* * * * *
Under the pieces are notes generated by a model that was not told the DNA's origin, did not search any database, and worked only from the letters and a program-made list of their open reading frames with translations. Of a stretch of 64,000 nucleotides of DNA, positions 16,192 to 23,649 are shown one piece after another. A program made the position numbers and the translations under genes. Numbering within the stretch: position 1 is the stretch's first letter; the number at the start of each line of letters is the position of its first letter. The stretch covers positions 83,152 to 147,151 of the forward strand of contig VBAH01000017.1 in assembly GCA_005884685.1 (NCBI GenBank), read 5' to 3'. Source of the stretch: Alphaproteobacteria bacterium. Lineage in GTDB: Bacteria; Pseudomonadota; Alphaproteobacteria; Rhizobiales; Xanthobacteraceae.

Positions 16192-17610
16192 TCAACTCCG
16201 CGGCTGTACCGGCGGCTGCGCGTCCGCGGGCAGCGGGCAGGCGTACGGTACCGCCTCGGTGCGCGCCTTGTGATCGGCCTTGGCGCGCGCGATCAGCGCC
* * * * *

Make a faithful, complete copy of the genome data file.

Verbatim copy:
Under the pieces are notes generated by a model that was not told the DNA's origin, did not search any database, and worked only from the letters and a program-made list of their open reading frames with translations. Of a stretch of 64,000 nucleotides of DNA, positions 16,192 to 23,649 are shown one piece after another. A program made the position numbers and the translations under genes. Numbering within the stretch: position 1 is the stretch's first letter; the number at the start of each line of letters is the position of its first letter. The stretch covers positions 83,152 to 147,151 of the forward strand of contig VBAH01000017.1 in assembly GCA_005884685.1 (NCBI GenBank), read 5' to 3'. Source of the stretch: Alphaproteobacteria bacterium. Lineage in GTDB: Bacteria; Pseudomonadota; Alphaproteobacteria; Rhizobiales; Xanthobacteraceae.

Positions 16192-17610
16192 TCAACTCCG
16201 CGGCTGTACCGGCGGCTGCGCGTCCGCGGGCAGCGGGCAGGCGTACGGTACCGCCTCGGTGCGCGCCTTGTGATCGGCCTTGGCGCGCGCGATCAGCGCC